The tourist tram threw me, I have to confess. I had images of donning a grubby coverall, hard hat, and headlamp, and then wriggling through a pile of green guano to enter the cave. But entering the Cueva Clara de Empalme, which is the largest cavern in the Rio Camuy network, is as simple as stepping off the trolley and walking down the cement path. At first I was a little put off, thinking that following a set of handrails on a guided tour of a cave would be unadventurous. But it wasn't. The instant we set foot inside, I was glad for the walkway, for the cave was a vast assemblage of stalactites, stalagmites, and sudden descents farther and farther into the earth. The air no longer bore the pungent whiff of jungle but was still and dusty. Sunlight filtered in through the cave's entryway, giving the inside a ghostly feel. It was as if we had not descended into the earth but somehow had stepped onto another planet. The chatter among the tour group stopped as we gaped upward at the ceiling, hundreds of feet high. The only sound was that of rushing water, unseen but very close, beneath our feet.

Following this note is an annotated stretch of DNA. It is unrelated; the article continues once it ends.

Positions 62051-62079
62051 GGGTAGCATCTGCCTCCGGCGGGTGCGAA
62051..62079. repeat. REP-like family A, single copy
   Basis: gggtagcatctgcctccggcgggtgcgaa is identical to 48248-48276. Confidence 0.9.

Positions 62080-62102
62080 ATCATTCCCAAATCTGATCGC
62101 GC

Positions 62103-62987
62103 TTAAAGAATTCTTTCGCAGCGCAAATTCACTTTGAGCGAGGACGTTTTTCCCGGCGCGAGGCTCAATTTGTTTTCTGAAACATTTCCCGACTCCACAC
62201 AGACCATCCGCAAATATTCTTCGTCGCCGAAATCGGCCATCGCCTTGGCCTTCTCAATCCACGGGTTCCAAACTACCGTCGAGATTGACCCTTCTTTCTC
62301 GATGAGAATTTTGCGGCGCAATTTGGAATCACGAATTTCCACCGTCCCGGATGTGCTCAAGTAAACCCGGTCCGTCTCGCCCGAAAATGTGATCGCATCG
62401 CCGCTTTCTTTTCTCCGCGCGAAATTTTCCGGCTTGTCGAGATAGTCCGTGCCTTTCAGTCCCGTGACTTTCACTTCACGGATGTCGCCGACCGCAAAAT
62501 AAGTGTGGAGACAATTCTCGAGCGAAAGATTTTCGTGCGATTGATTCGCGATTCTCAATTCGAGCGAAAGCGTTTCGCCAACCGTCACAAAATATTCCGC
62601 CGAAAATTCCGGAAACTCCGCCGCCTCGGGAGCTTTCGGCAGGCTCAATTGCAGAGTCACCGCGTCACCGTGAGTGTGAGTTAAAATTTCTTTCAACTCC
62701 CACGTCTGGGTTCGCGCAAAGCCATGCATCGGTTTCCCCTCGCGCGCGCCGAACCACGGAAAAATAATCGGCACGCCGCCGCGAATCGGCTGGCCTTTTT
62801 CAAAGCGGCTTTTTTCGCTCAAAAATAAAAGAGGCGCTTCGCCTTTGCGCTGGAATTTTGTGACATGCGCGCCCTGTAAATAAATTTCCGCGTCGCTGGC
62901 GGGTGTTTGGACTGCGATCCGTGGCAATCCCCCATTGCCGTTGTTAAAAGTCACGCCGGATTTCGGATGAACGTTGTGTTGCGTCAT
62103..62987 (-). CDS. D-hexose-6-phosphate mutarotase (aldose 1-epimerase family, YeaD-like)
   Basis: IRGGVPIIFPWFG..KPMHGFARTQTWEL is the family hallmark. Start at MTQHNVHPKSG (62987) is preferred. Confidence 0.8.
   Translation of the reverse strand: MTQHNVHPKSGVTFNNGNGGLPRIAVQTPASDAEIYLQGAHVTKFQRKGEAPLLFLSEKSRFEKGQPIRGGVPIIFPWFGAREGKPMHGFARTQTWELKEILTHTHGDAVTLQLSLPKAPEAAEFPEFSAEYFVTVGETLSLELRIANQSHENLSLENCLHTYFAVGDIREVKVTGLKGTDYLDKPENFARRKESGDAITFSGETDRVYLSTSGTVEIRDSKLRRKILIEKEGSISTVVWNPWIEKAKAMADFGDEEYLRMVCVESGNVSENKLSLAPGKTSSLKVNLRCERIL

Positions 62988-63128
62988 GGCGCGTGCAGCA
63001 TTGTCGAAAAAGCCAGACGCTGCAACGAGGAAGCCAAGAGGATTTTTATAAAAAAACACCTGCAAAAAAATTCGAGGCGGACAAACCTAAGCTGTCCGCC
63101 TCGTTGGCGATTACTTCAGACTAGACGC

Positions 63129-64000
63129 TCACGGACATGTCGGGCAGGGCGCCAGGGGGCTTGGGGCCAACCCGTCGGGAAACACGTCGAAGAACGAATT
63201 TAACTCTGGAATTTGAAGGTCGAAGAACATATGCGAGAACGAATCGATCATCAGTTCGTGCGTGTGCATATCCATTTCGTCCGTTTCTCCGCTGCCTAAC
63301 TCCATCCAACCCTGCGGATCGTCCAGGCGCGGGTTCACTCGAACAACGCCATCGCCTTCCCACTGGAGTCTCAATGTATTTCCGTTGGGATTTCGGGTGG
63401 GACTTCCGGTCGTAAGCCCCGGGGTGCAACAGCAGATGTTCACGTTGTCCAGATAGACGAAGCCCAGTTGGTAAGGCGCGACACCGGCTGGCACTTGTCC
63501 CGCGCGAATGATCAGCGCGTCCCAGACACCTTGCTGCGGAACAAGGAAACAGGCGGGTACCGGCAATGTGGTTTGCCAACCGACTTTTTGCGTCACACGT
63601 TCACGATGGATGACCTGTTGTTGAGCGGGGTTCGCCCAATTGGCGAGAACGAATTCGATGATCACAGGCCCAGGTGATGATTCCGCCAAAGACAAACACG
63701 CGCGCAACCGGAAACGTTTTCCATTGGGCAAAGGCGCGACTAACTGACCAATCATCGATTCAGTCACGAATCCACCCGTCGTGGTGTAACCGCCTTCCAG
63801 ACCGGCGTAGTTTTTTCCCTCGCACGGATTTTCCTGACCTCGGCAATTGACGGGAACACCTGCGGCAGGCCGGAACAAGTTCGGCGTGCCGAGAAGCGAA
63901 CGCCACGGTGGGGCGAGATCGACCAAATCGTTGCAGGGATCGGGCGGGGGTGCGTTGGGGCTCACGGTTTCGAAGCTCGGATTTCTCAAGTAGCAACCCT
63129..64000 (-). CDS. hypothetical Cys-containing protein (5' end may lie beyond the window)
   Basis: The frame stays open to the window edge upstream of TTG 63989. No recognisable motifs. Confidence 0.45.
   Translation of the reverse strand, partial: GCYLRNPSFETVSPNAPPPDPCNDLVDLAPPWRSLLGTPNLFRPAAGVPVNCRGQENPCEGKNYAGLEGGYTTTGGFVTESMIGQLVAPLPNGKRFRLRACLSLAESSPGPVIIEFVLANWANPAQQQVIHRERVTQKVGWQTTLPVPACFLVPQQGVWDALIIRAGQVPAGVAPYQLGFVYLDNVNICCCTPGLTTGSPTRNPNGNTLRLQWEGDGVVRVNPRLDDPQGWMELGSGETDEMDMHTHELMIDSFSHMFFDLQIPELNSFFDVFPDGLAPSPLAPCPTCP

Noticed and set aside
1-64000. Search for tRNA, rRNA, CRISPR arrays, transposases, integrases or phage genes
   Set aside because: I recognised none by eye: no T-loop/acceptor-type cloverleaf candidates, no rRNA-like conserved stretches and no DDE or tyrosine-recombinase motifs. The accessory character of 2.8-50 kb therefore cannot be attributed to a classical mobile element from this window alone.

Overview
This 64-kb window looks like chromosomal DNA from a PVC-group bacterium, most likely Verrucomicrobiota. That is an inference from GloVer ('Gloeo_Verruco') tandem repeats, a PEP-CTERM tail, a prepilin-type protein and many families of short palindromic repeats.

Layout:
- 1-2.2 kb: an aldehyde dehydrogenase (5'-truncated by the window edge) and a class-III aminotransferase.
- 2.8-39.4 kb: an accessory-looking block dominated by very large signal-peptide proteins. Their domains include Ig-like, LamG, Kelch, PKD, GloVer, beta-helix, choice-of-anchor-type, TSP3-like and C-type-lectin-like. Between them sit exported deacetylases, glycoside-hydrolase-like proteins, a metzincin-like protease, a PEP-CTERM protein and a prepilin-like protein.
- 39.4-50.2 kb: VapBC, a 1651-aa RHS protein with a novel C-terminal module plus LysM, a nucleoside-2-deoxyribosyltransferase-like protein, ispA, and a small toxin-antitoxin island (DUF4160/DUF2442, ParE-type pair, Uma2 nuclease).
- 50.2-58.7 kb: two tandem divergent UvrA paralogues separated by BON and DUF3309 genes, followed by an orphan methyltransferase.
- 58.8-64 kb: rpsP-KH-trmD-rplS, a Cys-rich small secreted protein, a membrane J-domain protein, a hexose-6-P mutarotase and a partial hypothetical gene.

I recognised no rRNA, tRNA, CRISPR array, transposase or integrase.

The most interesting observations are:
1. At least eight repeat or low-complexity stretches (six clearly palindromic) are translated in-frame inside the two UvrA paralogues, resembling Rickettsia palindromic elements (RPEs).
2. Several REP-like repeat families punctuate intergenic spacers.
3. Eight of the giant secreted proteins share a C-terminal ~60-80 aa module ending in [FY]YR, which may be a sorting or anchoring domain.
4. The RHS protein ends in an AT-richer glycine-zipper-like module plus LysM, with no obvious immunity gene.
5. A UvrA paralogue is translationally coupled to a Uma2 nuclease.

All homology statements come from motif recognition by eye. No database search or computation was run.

What must it have been like, I wondered, for Russell Gurnee to explore this cave back in the 1960s? It was Gurnee who undertook the systematic mapping of the cave system and the thundering Rio Camuy. The entire cave network stretches for miles, formed by an endless continuum of galleries and passages. Most of it is off-limits to the public, and much is still uncharted, but the Cueva Clara de Empalme and the nearby Espiral sinkhole have ample magnificence. It boggled my mind to hear the tour guide talk about the composition of stalactites and stalagmites, none of which we were allowed to touch. Each foot of growth on those rocky spikes, some of which were dozens of feet tall, represented 1,000 years of water droplets slowly calcifying until they hardened into rock. Even more mind-boggling was the notion that the caves are 45 million years old.